A fantastic read. Hard to put down. A definite must read for anyone interested in the Balkan wars of the 90's. I can actually picture the scenes described so vividly. I own a number of books on the wars in the former Jugoslavia. But if you only read one, make sure it is this one.
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3 of 4 people found the following review helpful
on 9 August 2008
I'm going to criticise this superb book. It is extremely well written, engaging and includes many pictures and maps that are as good as any I've seen in a military history book. The insight into events on the ground could not be provided by anyone who was not there and the whole story is delivered with an admirable lack of bitterness, considering how the author believes he was wronged by the MoD.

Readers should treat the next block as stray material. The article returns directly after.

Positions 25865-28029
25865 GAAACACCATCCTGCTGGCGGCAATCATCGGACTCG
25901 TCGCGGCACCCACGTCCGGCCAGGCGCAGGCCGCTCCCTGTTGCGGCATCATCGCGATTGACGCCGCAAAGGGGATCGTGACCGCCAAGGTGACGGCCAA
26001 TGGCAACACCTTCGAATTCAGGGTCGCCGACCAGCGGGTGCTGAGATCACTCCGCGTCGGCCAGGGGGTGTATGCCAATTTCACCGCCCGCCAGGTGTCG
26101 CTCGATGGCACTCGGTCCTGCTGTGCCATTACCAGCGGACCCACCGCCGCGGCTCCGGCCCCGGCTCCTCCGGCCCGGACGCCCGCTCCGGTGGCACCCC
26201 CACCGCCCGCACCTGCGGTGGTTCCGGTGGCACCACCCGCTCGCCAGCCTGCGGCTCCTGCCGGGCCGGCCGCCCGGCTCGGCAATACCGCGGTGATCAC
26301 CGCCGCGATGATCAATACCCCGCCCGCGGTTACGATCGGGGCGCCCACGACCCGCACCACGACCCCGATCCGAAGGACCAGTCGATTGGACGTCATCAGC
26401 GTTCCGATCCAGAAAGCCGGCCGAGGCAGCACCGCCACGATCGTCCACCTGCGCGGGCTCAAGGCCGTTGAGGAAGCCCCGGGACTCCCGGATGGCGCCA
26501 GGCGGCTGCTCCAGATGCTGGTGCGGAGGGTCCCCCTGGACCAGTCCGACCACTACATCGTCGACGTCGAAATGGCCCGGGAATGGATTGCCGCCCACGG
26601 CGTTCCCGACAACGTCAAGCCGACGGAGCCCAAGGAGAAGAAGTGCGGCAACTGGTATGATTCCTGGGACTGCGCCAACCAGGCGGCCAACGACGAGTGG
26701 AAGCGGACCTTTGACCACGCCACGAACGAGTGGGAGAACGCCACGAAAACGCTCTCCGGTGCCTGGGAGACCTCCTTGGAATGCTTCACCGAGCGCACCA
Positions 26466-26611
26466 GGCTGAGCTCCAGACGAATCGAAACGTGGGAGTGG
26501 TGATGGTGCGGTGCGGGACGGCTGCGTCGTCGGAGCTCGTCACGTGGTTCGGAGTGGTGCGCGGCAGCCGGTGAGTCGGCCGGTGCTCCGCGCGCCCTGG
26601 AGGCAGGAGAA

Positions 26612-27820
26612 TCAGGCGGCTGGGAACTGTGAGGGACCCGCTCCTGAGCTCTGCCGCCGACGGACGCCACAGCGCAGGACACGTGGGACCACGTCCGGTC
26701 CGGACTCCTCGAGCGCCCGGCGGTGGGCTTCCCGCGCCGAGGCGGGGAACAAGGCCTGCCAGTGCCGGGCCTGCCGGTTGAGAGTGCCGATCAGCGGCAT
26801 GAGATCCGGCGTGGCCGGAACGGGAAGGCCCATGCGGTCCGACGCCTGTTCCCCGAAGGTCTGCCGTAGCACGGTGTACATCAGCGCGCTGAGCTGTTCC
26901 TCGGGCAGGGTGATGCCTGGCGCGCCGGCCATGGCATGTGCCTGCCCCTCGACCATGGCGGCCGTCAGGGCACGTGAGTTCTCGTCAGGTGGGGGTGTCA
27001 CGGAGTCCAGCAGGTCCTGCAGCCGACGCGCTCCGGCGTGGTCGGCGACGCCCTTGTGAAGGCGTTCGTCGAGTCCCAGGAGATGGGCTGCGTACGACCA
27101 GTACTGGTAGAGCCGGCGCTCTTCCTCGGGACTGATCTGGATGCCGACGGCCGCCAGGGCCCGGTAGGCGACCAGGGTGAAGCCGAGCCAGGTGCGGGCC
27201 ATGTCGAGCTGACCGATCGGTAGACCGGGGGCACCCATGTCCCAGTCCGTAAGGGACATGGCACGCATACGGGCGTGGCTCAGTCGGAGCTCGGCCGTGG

For a truly unique first-hand account of a British, UN officer's role in the Bosnian crisis buy this book - the author lost his legal case against the MoD and was lumbered with huge legal costs.

Now the rub. I feel this book commits a number of crimes of omission. For starters, there is practically no detail of the Crown's case against the author or even the outcome of the case. Given the prominence given in the promotional material for the book of his arrest etc, this is pretty disappointing. Like another reviewer, I would also have appreciated more coverage of the specific details discussed in meetings with the BSA top brass.

In addition, Stankovic unconsciously peddles the MoD and FCO line throughout the book of moral equivalence between all sides - ever ready to describe Muslim and Croat misdemeanours without any reference to the relative enormity of the atrocities committed predominantly by the BSA.